[By Danilo P. Cruz]
IT WOULD TAKE MORE than the assurance of Comelec spokesman James Jimenez of a clean, honest and orderly elections to convince our people of such come May 9.
Skillful use of government authority and resources sans the meddling of several interest groups plus total involvement of civil society in goal-setting, decision-making and problem-solving are the essential components of a successful national effort of a clean, honest and orderly elections.
Called participatory election management, this strategy worked remarkably well in a more liberal setting. It can still work under existing conditions, but government in general and Comelec in particular may have to shore up their credibility to win back the trust of the Filipino people.
The notion that the sheer plethora of encoders (some 80,000 in various precincts) will invite cheating I answered it this way: Better 80,000 than a handful, or even just one. At the very least, it is not easy to bribe 80,000 people while it is easy to bribe a handful or one person. At the very most the encoding at the precinct level is verifiable, using as it does a program that may be checked by everyone at every turn. The encoding by a handful of people or one person is not, particularly where it uses a software that is accessible only to a few or one. The first relies on observation, the second relies on faith.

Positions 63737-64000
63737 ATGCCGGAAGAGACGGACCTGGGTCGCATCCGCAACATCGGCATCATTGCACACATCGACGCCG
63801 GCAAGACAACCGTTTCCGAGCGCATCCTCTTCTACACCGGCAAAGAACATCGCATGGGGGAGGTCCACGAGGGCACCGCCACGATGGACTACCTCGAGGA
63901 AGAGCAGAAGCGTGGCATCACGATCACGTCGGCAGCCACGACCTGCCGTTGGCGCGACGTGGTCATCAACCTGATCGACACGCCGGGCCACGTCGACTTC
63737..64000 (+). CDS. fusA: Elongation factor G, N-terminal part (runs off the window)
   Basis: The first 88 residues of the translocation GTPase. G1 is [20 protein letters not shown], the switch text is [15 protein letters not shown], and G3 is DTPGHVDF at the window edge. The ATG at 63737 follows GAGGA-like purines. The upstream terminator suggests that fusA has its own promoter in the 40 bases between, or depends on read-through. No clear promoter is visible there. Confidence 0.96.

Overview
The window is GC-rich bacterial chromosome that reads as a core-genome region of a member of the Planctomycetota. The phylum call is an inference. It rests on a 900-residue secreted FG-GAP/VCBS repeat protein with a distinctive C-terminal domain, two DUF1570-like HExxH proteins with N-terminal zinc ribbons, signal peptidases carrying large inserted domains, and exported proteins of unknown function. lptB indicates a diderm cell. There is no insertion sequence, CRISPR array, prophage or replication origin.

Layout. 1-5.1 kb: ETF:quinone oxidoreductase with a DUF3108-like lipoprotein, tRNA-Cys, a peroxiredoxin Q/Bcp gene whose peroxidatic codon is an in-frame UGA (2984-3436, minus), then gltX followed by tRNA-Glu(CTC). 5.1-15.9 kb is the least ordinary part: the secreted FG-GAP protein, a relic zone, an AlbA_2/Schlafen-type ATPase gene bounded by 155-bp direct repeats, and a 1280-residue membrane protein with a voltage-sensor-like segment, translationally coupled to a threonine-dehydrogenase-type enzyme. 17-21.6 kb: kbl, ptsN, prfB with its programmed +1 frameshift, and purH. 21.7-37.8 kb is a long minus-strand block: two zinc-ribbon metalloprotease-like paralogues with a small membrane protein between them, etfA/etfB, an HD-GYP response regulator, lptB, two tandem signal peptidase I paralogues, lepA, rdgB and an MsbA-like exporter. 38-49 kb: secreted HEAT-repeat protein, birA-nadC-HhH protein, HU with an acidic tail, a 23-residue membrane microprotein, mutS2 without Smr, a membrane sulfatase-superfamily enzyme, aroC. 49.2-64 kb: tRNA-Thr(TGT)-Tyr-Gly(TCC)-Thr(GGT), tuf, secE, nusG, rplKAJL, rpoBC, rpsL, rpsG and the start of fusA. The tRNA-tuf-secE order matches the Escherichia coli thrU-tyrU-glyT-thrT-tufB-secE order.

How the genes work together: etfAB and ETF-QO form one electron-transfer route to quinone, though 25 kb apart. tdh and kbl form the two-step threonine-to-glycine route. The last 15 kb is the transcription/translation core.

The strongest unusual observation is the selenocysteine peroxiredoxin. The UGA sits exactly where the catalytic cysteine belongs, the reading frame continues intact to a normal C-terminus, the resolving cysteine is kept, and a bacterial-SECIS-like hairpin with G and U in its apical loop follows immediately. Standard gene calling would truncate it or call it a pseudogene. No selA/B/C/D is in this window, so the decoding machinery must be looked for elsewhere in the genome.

While at this, there was a project by several professionals from the academé calling on the citizens to ensure the integrity of elections by taking photographs of the tallies at the precinct levels with their cellphones. You put the wrong tally on the Web, people can always correct it with their pictures of the actual one. But the point remains: The process is open, transparent, verifiable in whole and in part. ###